Nearly a year after Hurricane María ravaged the island of Puerto Rico, President Trump disputed the death toll numbers.
In a series of tweets, the president claimed that “3,000 people did not die in the two hurricanes that hit Puerto Rico” and that it was a ploy by the Democrats to make him “look as bad as possible.” These Tweets came just weeks after a long-awaited independent study on the fatalities were released.
Originally, the Puerto Rican government’s official death toll stood at 64. But, after doubt was cast on the numbers, the governor of Puerto Rico Ricardo Rosselló tasked George Washington University’s Milken School of Public Health to commission a report on the deaths caused by the storm.
The report found that 2,975 people died in the hurricane and that the Puerto Rican government’s lack of preparedness and personnel training “decreased the perceived transparency and credibility of the Government of Puerto Rico.” Additionally, the study showed that Puerto Rico’s government was not prepared for a storm of this magnitude and that there was insufficient communication personnel which contributed to “delayed information availability, gaps in information and the dissemination of inconsistent information to the public.”
Following the independent study, the federal government’s response efforts have been once again called into question. American Oversight filed FOIAs to the Centers for Disease Control and Prevention (CDC), the Department of Health and Human Services (HHS), the Department of Homeland Security (DHS), and the Federal Emergency Management Agency (FEMA) to find out whether political calculations within the Trump administration factored into the official death count. We have requested records of communications among agency officials regarding Hurricane María’s death tolls, the funeral costs associated with the storm, the Milken Study, and President Trump’s tweets.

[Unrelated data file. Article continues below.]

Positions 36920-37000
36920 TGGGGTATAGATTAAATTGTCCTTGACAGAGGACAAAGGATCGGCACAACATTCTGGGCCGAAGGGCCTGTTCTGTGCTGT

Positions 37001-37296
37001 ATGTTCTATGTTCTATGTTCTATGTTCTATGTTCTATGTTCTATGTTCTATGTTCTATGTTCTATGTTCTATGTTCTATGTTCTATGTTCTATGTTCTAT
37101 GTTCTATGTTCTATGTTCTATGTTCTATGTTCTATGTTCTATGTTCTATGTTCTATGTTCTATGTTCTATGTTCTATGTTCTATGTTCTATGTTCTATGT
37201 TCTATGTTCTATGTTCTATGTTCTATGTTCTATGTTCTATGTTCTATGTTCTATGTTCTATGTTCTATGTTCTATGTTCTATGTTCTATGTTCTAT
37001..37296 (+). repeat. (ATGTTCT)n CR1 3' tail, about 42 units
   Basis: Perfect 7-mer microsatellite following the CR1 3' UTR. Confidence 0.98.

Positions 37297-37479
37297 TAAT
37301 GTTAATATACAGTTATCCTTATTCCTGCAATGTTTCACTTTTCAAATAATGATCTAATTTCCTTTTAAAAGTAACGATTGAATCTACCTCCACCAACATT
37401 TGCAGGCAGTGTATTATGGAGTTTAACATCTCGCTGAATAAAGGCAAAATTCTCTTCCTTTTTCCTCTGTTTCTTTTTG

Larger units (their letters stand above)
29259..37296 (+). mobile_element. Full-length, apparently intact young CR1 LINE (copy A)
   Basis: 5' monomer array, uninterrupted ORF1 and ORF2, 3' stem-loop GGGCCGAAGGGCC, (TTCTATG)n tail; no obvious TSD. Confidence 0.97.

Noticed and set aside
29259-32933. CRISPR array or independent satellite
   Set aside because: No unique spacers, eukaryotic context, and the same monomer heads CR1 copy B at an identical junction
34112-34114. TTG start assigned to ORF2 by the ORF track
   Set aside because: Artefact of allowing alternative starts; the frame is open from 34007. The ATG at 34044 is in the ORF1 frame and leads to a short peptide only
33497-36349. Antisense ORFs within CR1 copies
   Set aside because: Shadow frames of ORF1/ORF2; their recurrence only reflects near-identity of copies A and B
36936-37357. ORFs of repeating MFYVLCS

American Oversight has also submitted FOIAs seeking any preparedness plans in response to both Hurricanes Maria and Irma and launched an investigation into the $300 million dollar contract to reinstall power in Puerto Rico that was given to a tiny company with connections to Interior Secretary Ryan Zinke.